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Competitiveness Strong franc continues to hurt machine industry

Turnover was down 7% at Swiss machine manufacturer Tornos over the first nine months of 2015 compared with the previous year

(Keystone)

The Swiss machine industry continues to suffer due to the pressures of the strong franc. Orders were down 13% last quarter – the fourth in a row. There is no sign of any improvement on the horizon and further job cuts are expected, the sector’s lobby group has declared. 

Orders during the third quarter of 2015 fell 12.8% compared with the previous year, Swissmem, the lobby group for the machine, electrical and metals industry, said on Friday. 

This is the fourth consecutive quarter fall - the equivalent of 14.1% over the past nine months. Turnover was down 7% and exports fell 3.9% over the same period, for a total value of goods of CHF46.8 billion. 

“The drop in exports has accelerated since the start of the year,” Swissmem said in a statement. 

The sector is struggling to remain competitive and relieve pressure on margins due to the strong franc. In January, the Swiss National Bank (SNB) abandoned its cap on the franc at CHF1.20 per euro – sending shockwaves through Switzerland’s export-driven economy. One euro is currently worth CHF1.08.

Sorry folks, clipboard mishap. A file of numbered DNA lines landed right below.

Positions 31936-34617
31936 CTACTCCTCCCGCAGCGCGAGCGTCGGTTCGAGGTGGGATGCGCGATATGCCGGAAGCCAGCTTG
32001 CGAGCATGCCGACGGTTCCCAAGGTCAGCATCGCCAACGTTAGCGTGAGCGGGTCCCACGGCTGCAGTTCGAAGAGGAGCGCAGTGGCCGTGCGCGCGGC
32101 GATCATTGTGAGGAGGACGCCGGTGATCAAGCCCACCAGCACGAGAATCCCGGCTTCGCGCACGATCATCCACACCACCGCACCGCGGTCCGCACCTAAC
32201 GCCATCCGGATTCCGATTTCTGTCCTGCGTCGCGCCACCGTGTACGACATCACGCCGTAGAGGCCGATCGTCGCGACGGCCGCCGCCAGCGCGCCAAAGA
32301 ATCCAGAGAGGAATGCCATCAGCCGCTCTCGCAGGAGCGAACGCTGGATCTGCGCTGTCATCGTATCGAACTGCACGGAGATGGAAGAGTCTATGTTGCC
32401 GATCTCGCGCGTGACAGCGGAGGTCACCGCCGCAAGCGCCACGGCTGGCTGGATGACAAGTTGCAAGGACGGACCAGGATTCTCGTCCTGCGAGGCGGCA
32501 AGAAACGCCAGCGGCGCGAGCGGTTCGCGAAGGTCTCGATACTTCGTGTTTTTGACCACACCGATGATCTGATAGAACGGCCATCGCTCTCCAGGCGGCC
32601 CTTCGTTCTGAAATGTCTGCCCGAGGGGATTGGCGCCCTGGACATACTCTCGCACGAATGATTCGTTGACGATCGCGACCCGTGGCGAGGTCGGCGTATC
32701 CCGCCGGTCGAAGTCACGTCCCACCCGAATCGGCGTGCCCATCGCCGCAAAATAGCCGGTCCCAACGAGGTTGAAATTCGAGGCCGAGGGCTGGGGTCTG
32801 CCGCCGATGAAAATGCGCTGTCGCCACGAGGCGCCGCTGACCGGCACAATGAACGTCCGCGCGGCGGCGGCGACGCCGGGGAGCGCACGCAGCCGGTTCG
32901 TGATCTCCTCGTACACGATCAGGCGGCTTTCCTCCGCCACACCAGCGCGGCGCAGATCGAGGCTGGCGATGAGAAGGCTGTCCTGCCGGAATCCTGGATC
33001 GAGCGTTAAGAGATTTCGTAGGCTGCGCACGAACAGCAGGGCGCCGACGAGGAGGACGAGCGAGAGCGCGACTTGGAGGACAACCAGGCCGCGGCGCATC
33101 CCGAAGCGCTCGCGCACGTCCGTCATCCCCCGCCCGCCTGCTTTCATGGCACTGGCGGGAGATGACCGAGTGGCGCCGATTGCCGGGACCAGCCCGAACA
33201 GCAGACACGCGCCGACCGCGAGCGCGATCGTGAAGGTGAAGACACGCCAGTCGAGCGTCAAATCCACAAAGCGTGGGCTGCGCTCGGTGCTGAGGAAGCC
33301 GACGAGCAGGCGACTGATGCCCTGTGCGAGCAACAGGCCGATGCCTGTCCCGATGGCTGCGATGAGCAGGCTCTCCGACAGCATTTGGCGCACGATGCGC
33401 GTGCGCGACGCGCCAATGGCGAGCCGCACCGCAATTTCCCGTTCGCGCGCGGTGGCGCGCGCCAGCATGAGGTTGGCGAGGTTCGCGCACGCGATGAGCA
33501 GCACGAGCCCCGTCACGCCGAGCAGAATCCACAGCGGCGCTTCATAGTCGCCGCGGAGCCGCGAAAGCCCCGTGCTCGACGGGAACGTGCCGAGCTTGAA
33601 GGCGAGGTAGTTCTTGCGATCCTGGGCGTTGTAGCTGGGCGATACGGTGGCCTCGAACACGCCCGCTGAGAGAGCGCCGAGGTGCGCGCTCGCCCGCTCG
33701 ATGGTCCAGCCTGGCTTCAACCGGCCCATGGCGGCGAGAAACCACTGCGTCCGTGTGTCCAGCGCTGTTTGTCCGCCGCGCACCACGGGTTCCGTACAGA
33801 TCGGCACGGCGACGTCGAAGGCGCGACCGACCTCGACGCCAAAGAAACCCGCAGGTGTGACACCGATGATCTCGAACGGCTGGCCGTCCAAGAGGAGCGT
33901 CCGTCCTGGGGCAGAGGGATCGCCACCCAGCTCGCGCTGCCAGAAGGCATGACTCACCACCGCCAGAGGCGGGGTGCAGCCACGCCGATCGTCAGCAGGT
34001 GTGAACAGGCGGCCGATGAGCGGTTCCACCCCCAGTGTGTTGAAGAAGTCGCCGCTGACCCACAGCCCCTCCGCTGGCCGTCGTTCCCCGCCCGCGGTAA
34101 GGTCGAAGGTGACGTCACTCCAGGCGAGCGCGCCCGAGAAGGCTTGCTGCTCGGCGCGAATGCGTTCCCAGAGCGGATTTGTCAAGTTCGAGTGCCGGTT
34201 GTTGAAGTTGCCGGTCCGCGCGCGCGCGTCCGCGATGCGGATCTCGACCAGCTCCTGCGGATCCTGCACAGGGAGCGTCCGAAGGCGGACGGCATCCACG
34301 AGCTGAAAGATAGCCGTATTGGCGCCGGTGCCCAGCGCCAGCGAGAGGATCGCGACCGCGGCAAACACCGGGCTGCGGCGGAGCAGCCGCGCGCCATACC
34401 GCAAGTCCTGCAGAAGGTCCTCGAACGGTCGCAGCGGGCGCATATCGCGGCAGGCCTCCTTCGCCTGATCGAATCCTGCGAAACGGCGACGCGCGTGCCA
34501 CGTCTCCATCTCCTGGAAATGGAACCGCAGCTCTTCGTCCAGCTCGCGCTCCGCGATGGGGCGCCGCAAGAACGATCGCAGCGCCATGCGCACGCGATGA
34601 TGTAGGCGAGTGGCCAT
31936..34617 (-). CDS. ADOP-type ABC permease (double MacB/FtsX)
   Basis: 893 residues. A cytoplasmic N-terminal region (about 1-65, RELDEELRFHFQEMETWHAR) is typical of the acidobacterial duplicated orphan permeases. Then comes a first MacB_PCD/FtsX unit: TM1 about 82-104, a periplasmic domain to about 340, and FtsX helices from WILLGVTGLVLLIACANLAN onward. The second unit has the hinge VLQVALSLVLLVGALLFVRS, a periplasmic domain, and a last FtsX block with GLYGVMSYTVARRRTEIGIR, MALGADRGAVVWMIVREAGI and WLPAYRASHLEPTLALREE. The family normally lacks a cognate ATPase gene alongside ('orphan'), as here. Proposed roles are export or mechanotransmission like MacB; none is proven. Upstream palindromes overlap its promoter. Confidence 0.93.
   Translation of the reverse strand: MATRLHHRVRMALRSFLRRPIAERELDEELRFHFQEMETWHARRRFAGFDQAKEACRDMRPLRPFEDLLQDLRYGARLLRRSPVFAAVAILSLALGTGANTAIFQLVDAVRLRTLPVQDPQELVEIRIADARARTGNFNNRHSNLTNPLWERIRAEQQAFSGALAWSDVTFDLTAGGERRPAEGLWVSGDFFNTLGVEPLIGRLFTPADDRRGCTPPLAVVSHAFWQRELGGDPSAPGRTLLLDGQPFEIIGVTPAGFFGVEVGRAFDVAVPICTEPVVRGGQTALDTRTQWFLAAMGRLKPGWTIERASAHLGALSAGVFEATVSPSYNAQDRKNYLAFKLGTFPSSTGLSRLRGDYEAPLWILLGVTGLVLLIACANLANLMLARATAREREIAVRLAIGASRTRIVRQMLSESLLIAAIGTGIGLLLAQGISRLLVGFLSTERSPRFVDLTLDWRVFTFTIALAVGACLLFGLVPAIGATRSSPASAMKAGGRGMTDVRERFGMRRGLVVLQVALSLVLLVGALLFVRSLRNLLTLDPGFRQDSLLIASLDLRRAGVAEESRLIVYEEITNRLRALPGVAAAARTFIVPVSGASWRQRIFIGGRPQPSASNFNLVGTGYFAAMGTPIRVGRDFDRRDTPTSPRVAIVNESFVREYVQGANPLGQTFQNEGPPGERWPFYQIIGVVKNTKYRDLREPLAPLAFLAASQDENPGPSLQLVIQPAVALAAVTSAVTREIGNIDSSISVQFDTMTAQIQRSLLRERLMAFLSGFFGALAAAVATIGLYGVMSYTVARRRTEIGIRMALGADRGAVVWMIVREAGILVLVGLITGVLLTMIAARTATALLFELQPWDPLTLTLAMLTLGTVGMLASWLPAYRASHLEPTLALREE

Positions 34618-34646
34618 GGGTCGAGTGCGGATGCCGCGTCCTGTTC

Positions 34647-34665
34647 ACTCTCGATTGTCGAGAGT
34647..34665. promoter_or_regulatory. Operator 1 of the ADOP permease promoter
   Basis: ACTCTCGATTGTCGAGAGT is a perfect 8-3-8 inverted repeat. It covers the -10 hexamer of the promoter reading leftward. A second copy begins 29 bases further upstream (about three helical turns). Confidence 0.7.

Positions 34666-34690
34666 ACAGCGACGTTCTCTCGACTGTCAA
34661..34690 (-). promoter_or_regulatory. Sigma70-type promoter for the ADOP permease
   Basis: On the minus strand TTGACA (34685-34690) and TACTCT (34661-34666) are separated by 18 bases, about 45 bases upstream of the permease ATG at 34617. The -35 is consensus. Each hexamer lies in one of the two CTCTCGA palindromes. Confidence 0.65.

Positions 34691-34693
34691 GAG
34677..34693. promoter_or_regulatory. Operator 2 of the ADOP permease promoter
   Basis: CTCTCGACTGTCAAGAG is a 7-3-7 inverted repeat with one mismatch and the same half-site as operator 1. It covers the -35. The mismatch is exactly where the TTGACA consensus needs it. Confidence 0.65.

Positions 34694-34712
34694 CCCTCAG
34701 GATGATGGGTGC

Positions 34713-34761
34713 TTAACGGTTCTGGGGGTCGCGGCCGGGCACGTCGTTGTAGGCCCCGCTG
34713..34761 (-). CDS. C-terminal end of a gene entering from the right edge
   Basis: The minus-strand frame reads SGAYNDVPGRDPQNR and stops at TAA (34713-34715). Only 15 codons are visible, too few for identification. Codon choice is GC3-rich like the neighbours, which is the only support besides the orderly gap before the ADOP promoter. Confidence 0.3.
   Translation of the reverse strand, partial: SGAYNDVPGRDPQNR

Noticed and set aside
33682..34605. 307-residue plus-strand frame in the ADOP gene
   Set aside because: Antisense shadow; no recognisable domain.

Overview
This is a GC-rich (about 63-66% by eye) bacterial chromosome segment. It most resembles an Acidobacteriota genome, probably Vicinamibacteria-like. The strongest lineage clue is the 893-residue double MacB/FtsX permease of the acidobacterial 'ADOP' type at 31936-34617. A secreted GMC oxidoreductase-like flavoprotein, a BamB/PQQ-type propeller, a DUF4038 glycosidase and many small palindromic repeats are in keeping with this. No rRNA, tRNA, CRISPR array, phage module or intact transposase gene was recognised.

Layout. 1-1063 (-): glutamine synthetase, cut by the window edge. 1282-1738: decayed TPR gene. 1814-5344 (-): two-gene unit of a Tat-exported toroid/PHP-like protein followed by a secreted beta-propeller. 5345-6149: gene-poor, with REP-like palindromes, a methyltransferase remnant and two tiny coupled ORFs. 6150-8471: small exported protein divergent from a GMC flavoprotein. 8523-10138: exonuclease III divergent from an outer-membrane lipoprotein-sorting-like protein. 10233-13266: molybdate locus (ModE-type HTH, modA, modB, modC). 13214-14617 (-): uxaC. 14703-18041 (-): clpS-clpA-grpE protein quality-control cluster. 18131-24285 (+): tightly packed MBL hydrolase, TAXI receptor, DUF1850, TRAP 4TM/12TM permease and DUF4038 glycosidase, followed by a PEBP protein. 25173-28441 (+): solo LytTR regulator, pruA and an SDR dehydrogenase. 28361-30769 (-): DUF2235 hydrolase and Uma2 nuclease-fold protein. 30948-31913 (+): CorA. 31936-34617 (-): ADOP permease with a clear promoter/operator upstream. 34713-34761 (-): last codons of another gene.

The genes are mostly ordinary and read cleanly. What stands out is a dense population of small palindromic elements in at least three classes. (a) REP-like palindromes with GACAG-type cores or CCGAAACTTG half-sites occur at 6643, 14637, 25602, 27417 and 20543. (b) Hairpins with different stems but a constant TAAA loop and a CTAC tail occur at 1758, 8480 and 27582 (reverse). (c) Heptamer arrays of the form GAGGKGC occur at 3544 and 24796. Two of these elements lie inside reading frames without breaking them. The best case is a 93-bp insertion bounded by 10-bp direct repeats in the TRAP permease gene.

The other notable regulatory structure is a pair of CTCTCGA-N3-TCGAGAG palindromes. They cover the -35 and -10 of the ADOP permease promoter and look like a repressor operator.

The branch exports nearly 80% of its products, of which 60% are exported within the eurozone. The lower costs for imported materials only partially compensate for the currency-related price increases. 

“On top of the collapse of orders and turnover, the main problem is major losses on margins which hurts,” said Swissmem. 

A survey earlier this year showed that more than one third of companies in the machinery sector are expecting an operating loss for 2015. 

The outlook for the next 12 months is not rosy. Less than 30% of firms foresee an increase in orders. 

Swiss companies have reduced working hours, cut jobs and even moved production abroad to relieve pressure on their margins and remain competitive after the SNB abandoned its franc ceiling. 

Swissmem estimates that the sector, which represents 9% of gross domestic product, cut 4,500 jobs between January and July.

swissinfo.ch with agencies

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